Journey through Jerusalem: A 10-Day Travel Itinerary

The Armenian Quarter in Jerusalem.

The Armenian Quarter in Jerusalem. Photo © Dierk Schaefer, licensed Creative Commons Attribution.

Though 10 days is just enough to scratch the surface of what Jerusalem has to offer, this section maps out a travel strategy that lays heavy emphasis on archaeological sites alongside new attractions and places to eat and play. Think ancient archaeological sites in and around the Old City by day, and rooftop drinks and food overlooking the city or live music by night. It also includes a few notable places in the vicinity of Jerusalem. The time frame is divided based on the days of the week, due to Jerusalem’s limited access during Shabbat (Fri.-Sat. night).

Day 1, Sunday

After a good night’s sleep at your hotel, put on your most comfortable shoes and get ready for some serious walking in the Old City. Start from the information center at Jaffa Gate, and pick a couple of key points in the Old City to explore, but allow for lots of wandering around time, as it is one of the best activities and you’ll likely be on sensory overload.

From Jaffa Gate, you can easily explore the Armenian Quarter (mostly residential) and loop back up to the Jewish Quarter and the old Roman Cardo, which includes some high-end shopping. Keep going north to the Christian Quarter and you can see a number of churches, including the Church of the Holy Sepulchre.

Head back out toward Jaffa Gate and stop at one of the pizza shops or cafés for lunch that are just next to the information center. If your hotel is close by, go back and rest up from the noonday sun, or take in the air-conditioned shops and bookstores at modern and upscale Mamilla, at the foot of Jaffa Gate.

In the afternoon, walk from Mamilla to Nachalat Shiva, where you can spend a couple of leisurely hours exploring the shops, full of handmade crafts, before you walk to the Jerusalem Time Elevator exhibit for a 2D and sensory-enhanced trip through Jerusalem history. Stay in Nachalat Shiva for dinner to experience one of Jerusalem’s most famous and authentically Middle Eastern restaurants, Tmol Shilshom.

Day 2, Monday

After a leisurely breakfast, get a picnic lunch and work your way over to The Israel Museum by taxi or bus for a late morning museum session of antiquities and Jewish and regional history and art, including the Shrine of the Book, which houses the Dead Sea Scrolls. Directly across the way is the Bible Lands Museum, with its gorgeous ancient jewelry displays and emphasis on biblical history.

When you’ve had enough air-conditioning, take a quick taxi ride or a 25-minute walk to a free tour of the Supreme Court of Israel; tour starts at noon and then just hop over to the Knesset (Israeli Parliament) for another free tour, starting at 8:30am, noon, and 2pm, if you have time. After your tours, stop by the Wohl Rose Garden overlooking Jerusalem to eat your picnic lunch. The roses will stay in full bloom late into the year, and after lunch you can spend some time exploring the grounds and its approximately 400 varieties of roses.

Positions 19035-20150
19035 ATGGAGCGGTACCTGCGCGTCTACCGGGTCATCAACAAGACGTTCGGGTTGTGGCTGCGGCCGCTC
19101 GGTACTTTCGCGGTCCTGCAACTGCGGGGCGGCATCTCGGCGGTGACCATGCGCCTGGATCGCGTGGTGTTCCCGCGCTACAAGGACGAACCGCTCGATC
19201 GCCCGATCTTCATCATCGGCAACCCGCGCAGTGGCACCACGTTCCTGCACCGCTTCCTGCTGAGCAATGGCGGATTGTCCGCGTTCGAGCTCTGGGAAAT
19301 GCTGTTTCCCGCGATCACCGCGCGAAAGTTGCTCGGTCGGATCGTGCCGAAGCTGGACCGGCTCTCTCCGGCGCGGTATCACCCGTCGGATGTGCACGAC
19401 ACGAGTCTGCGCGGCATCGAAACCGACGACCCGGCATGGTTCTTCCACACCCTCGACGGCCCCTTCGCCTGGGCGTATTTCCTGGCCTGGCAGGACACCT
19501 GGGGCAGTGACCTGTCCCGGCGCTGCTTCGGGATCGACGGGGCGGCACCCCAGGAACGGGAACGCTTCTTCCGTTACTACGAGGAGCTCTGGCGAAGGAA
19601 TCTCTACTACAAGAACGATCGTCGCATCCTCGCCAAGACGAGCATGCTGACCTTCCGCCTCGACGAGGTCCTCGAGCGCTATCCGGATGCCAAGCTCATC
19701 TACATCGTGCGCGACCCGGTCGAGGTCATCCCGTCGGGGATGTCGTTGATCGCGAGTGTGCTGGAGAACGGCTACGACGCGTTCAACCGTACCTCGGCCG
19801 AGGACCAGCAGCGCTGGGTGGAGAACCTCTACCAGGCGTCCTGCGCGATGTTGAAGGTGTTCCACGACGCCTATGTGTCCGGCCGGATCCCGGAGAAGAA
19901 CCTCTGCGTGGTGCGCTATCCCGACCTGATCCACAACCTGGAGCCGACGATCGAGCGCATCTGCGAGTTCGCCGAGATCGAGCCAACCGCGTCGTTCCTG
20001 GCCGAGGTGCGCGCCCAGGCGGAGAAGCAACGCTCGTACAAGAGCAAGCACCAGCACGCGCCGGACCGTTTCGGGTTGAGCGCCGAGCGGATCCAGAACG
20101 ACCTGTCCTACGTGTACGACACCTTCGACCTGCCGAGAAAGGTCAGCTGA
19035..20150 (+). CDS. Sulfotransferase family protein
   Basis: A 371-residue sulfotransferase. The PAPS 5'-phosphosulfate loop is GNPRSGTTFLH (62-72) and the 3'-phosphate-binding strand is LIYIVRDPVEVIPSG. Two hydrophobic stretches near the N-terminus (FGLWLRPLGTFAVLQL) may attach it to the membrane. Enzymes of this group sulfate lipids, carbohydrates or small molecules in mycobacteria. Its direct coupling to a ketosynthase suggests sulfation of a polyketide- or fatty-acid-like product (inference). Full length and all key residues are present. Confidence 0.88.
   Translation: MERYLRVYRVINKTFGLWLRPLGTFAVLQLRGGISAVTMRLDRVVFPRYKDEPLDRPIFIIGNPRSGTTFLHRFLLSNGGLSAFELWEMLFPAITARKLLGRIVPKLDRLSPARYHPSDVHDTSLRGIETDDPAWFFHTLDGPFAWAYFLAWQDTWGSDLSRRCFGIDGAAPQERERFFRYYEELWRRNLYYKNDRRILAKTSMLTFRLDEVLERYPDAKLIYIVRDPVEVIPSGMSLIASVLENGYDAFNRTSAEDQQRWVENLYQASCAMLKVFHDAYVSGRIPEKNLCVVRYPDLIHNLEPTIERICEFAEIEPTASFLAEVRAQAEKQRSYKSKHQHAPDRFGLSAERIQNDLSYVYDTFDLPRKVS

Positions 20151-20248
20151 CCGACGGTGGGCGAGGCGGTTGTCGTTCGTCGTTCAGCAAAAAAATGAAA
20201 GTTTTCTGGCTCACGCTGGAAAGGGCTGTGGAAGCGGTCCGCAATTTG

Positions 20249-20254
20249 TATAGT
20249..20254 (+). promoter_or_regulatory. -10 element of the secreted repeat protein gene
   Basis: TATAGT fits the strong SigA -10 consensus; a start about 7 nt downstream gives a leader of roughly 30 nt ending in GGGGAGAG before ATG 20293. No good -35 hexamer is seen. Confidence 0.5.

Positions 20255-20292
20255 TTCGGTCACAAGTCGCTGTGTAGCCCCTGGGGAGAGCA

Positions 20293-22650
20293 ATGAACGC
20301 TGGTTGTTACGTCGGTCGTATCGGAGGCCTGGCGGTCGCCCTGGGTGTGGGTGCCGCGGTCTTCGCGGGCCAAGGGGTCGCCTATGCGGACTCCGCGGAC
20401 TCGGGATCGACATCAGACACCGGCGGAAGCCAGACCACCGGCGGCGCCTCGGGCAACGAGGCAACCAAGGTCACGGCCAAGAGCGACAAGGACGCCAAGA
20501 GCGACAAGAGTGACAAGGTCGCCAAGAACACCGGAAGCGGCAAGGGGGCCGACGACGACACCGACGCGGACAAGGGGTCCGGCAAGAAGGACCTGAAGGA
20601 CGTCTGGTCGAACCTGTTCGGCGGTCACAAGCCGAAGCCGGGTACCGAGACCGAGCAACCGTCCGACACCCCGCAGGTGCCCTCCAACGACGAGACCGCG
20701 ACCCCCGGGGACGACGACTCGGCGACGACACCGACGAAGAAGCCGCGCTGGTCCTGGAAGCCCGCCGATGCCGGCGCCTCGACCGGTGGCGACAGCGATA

Head back to your hotel by taxi and rest up before dinner at any one of the City Center restaurants near Zion Square. After dinner, take a stroll through Zion Square with its lively evening atmosphere, and get dessert from one of the ice cream shops or the local favorite hole-in-the-wall dessert waffle shop.

Day 3, Tuesday

Make sure you are conservatively dressed or have something to cover your shoulders and legs, but with pants that can be rolled up, and head back to the Old City in the morning (bring a flashlight). This time take a taxi to Damascus Gate in East Jerusalem, and enter the Old City through the gate where you can explore the Muslim Quarter and see some of the stations along the Via Dolorosa, where it is believed Jesus carried his cross on his way to be crucified. Continue along the Via Dolorosa to the northern side of the Dome of the Rock, Al Aqsa Mosque, and the Western Wall, holy sites to Christians, Muslims, and Jews. Just before the entrance to the Western Wall there are a number of restaurants where you can get lunch and rest before continuing.

Exit the Old City just past the Western Wall and you’ll be in the east Jerusalem neighborhood of Silwan, where the City of David is located. Make sure you buy a ticket that includes a trip through Hezekiah’s Tunnel (a good activity when the midday sun is out). After traipsing through the 2,700-year-old tunnel for 580 yards to the Pool of Siloam and touring the City of David, take a rest back at your hotel and freshen up for the evening.